The Apparel market in the UK to 2028 report published by GlobalData revealed trainers are projected to maintain their status as the “preferred footwear choice” with a CAGR of 2.4% over the next few years as consumers prioritise comfort and versatility. Footwear brand Vivobarefoot is tapping into this trend by providing circular-based footwear options.

Men’s footwear overall is predicted to be a standout performer, however womenswear is also expected to do well with a CAGR of 2.4%. Childrenswear is expected to have slower growth at just 1.2% due to declining birth rates.

Credit: GlobalData

Shoes and boots will grow at a slightly slower pace with a CAGR of 2.2%, driven by renewed demand for formal and office footwear. Slippers and footwear, however, are projected to rise at a modest CAGR of 0.6%, reflecting reduced demand for home comfort footwear post-pandemic.

Circularity is a dominant theme in the apparel and footwear sector

GlobalData’s analysis of company filings data reveals circularity emerged as a predominant theme in the apparel and footwear sector from May 2022 to May 2024, although mentions dipped to 98 in 2024. Climate and governance were also significant themes with 82 and 74 mentions, respectively.

Credit: GlobalData

UK shoe manufacturer Vivobarefoot has introduced what is reportedly the first scan-to-print circular barefoot footwear called Vivobiome.

The concept allows consumers to scan their feet with their phone and select a preferred fit using the Vivobiome fit visualiser. The platform is supported by over 100,000-foot scans that have computationally driven 38 data-driven size options for customers to match their feet by width and length to the preferred fit.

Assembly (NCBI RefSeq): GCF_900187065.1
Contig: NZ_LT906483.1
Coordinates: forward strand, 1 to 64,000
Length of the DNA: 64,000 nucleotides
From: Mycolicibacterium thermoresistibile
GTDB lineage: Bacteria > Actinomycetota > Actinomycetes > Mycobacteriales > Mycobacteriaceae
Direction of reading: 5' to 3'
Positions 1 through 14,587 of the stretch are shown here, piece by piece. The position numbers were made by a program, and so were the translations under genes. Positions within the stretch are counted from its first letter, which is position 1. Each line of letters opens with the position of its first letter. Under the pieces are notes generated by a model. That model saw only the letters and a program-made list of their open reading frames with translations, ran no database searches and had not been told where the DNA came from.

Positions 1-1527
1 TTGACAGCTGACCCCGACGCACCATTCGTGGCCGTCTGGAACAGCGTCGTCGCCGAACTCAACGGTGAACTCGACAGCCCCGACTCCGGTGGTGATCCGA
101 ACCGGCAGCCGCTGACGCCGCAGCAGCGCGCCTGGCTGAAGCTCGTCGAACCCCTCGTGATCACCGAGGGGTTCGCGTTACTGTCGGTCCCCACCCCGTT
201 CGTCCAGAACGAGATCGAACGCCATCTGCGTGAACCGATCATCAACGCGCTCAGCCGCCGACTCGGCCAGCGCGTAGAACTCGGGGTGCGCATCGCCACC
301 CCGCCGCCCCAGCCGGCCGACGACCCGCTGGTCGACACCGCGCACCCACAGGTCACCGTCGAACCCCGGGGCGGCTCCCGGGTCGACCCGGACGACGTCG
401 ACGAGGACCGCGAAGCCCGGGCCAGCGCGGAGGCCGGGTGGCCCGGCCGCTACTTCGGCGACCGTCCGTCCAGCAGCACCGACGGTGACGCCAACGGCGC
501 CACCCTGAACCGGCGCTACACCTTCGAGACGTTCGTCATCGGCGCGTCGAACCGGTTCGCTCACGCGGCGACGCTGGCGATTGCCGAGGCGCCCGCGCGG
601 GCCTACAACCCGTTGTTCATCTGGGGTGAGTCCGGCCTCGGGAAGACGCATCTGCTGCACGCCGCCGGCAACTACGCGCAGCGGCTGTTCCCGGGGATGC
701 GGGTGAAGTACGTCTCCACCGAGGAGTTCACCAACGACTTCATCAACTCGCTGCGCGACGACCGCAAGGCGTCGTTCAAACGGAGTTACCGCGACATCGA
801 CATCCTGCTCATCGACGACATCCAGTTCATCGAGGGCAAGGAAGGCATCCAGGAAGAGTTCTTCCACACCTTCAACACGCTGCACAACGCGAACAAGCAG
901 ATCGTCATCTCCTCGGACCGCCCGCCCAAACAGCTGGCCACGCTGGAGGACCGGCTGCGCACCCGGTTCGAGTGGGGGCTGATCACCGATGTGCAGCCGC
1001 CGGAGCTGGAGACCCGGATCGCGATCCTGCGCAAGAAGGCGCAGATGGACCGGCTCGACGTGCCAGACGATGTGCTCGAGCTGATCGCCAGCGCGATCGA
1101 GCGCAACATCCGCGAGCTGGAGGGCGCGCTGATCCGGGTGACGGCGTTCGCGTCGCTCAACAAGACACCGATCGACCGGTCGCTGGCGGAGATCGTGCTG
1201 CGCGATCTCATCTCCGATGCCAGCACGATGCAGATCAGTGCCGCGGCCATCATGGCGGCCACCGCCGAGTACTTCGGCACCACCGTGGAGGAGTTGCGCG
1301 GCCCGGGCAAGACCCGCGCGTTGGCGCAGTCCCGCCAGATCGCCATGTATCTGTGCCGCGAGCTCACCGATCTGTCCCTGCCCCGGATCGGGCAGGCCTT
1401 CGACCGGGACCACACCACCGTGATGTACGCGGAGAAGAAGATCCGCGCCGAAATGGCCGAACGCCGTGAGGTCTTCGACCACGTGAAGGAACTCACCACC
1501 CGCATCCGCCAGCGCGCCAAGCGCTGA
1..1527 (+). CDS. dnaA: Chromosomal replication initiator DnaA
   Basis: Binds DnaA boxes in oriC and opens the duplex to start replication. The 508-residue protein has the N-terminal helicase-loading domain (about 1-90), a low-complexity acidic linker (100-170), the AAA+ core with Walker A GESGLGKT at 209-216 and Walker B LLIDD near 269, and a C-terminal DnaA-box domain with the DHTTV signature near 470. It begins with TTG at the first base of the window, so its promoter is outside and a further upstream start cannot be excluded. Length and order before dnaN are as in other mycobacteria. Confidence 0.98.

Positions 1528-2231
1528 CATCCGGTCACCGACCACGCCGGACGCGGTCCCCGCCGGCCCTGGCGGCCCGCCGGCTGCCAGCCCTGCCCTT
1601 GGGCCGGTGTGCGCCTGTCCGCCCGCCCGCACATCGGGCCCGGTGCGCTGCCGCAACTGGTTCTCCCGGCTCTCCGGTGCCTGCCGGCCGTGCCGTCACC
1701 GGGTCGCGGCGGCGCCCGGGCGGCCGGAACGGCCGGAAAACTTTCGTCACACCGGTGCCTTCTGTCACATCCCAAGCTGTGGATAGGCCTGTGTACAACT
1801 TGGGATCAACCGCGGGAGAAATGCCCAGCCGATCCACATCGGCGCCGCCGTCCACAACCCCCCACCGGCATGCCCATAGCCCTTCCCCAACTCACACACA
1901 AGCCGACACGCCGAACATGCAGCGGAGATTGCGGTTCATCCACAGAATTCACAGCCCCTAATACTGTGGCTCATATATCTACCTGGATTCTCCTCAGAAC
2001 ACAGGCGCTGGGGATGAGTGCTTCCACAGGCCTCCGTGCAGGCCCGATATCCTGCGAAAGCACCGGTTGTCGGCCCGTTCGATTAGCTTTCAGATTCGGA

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Vivobareoot’s manufacturing process uses Selective Laser Sintering, a powder-based 3D printing technology, to create a durable, high-performance barefoot outsole.

“This additive manufacturing process enables you to make only what you need when you need it, which also helps to reduce waste significantly,” added Vivobarefoot.

Vivobarefoot emphasised the benefits of the circular knitting process, which seamlessly constructs a 3D foot shape in a single upper, thereby minimising waste and enhancing barefoot feel and performance.

Vivobarefoot views the integration of 3D printing with advanced bio-based materials as a way to combat the footwear waste challenge. It facilitates on-demand production, extends tge product lifespan through personalisation, and ensures a clear circular end-of-life for used products.

The company explained that Vivobiome will soon be made-to-order, made-to-measure, made locally and made-to-be remade.

The first Vivobiome shoe is the Hybrid Wing which retails at £260 ($327.19) and comes in two colourways – Obsidian/Origin Red and Obsidian Origin Blue. These designs are limited editions with only 1,000 pairs available in each colourway.

The Apparel Impact Institute has set an ambitious target of reducing 100m tonnes of CO2 emissions from apparel and footwear supply chains by 2030 and has identified six ways to get there.